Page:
Consequences of chronic bacterial infection in Drosophila melanogaster
Moria Cairns Chambers aff001; Eliana Jacobson aff001; Sarah Khalil aff001; Brian P. Lazzaro aff001
Authors place of work:
Department of Entomology, Cornell University, Ithaca, New York, United States of America
aff001; Department of Biology, Bucknell University, Lewisburg, PA, United States of America
aff002; Cornell Institute of Host-Microbe Interactions and Disease, Cornell University, Ithaca, New York, United States of America
Published in the journal:
PLoS ONE 14(10)
Even when successfully surviving an infection, a host often fails to eliminate a pathogen completely and may sustain substantial pathogen burden for the remainder of its life. Using systemic bacterial infection in Drosophila melanogaster, we characterize chronic infection by three bacterial species from different genera - Providencia rettgeri, Serratia marcescens, and Enterococcus faecalis–following inoculation with a range of doses. To assess the consequences of these chronic infections, we determined the expression of antimicrobial peptide genes, survival of secondary infection, and starvation resistance after one week of infection. While higher infectious doses unsurprisingly lead to higher risk of death, they also result in higher chronic bacterial loads among the survivors for all three infections. All three chronic infections caused significantly elevated expression of antimicrobial peptide genes at one week post-infection and provided generalized protection again secondary bacterial infection. Only P. rettgeri infection significantly influenced resistance to starvation, with persistently infected flies dying more quickly under starvation conditions relative to controls. These results suggest that there is potentially a generalized mechanism of protection against secondary infection, but that other impacts on host physiology may depend on the specific pathogen. We propose that chronic infections in D. melanogaster could be a valuable tool for studying tolerance of infection, including impacts on host physiology and behavior.
Animal physiology is profoundly impacted by constant association with microbes. Commensal microbes that live on epithelial surfaces, in the gut, and in other body compartments have recently come to prominent attention. Another source of microbial association comes from pathogenic infections that remain in the host even after symptoms resolve. We and others have observed that many bacterial infections in Drosophila melanogaster are never eradicated; they are only controlled into chronic persistence [1–5]. Previous research has focused on the processes leading to chronic infection and the consequent immune stimulation [1–3,5]. However, aside from a small set of studies evaluating the reproductive output of females [1,4], there has been less effort focused on the longer term consequences of chronic infection.
Our work expands our understanding of chronic infection using three bacterial pathogens—Providencia rettgeri, Serratia marcescens, and Enterococcus faecalis–which are frequently employed in experimental infection of D. melanogaster. Most mortality from these infections occurs within three days post-infection [1,2,5–9]. Individuals that survive sustain stable bacterial loads for the remainder of their life with minimal impact on life-span in the laboratory . Chronic pathogen burdens for these bacterial species can be as high as ten thousand colony forming units (CFU) per fly [1,2,5,9,10].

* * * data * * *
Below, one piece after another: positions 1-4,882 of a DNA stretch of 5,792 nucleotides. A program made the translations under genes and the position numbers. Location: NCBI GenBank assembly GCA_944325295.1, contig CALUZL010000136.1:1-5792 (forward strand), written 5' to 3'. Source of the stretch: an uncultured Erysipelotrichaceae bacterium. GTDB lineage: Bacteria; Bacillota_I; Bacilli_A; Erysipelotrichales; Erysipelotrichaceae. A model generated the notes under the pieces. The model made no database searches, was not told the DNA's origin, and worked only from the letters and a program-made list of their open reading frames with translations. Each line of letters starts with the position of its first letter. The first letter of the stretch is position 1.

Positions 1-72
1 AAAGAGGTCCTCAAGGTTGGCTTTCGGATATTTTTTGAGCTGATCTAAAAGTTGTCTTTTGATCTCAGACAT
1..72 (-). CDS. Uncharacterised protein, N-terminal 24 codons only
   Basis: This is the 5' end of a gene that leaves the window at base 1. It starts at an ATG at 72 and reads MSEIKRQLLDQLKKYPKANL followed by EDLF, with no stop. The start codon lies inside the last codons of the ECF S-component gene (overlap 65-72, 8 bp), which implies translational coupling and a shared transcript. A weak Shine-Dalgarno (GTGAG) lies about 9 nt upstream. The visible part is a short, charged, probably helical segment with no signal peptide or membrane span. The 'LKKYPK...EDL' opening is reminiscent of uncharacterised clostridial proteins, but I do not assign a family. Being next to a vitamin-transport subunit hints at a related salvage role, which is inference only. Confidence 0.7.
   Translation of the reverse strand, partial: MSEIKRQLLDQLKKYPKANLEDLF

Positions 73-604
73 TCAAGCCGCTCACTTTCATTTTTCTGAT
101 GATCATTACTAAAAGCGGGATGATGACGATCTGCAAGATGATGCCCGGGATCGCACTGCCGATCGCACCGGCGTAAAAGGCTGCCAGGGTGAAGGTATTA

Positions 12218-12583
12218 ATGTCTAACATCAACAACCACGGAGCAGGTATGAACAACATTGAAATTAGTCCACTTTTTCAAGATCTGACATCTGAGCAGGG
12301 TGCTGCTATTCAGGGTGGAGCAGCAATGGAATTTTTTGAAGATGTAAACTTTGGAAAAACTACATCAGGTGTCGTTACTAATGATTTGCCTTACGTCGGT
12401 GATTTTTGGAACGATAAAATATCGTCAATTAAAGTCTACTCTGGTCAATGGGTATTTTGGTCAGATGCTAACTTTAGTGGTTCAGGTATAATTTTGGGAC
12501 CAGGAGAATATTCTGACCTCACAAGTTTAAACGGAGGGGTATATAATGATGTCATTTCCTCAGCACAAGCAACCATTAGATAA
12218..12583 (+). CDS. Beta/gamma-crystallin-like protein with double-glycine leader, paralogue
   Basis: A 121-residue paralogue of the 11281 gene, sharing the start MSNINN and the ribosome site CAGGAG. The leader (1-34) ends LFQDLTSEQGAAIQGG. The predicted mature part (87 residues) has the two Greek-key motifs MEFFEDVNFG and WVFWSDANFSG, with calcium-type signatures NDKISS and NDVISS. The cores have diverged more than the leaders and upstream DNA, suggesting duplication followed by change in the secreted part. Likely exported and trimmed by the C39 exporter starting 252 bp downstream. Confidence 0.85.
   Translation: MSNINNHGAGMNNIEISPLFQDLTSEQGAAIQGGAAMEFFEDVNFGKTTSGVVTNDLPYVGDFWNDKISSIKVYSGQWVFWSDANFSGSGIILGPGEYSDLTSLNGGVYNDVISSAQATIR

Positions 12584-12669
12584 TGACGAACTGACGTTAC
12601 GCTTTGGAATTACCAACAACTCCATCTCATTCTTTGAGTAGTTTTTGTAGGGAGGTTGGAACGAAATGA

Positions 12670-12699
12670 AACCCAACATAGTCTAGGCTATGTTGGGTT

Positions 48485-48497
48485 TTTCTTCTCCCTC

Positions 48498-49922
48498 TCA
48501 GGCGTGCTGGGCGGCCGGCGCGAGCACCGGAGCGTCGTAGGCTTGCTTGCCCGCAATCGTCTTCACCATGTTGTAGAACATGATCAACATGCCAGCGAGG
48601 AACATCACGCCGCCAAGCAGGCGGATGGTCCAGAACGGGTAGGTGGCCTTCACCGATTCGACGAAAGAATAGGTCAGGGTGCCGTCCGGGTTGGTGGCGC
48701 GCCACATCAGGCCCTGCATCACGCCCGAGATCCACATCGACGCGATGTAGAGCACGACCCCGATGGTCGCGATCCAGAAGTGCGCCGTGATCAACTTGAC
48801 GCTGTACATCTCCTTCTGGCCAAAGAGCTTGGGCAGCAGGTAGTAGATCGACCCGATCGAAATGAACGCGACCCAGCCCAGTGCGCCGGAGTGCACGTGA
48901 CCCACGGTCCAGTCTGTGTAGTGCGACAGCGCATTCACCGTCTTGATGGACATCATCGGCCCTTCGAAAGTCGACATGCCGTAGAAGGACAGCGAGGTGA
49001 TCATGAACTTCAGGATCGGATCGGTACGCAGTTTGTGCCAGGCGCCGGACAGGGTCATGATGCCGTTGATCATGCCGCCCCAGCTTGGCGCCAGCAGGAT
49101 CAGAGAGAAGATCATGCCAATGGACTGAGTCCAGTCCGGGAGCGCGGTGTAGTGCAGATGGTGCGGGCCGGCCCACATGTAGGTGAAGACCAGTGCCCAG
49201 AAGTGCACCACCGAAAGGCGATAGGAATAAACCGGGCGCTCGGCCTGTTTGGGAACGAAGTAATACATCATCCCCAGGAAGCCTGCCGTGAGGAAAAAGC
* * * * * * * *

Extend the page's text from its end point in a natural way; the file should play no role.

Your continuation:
Sustaining an infection for the remainder of life may have immunological and physiological consequences for the host. The presence of bacteria and bacterially-derived peptidoglycan stimulates the D. melanogaster immune system [11–18]. Induced expression of antimicrobial peptide genes is positively correlated with bacterial load during lethal infections in D. melanogaster, the red flour beetle (Tribolium castaneum) and the buff-tailed bumblebee (Bombus terrestris) [19–21]. In the mealworm beetle (Tenebrio molitor), sustained bacterial infection is associated with continued expression of antimicrobial peptide genes [22,23]. These observations led us to hypothesize that chronically infected D. melanogaster may be in a state of chronic immune stimulation, which may be protective against future infection. For example, previous studies have shown that immune stimulation after clearing a live bacterial infection, or after injection of heat-killed bacteria, provides some protection against future infections in D. melanogaster [24,25]. Similar effects have been seen in other insect species [26,27]. However, on the other hand, compounding combinatorial infection could overwhelm the fly and cause increased probability of death. The strength of protection in D. melanogaster varies depending on the bacterial species of both the initial inoculation and secondary challenge [24,25], and lingering live bacteria during chronic infection might continue to damage the host.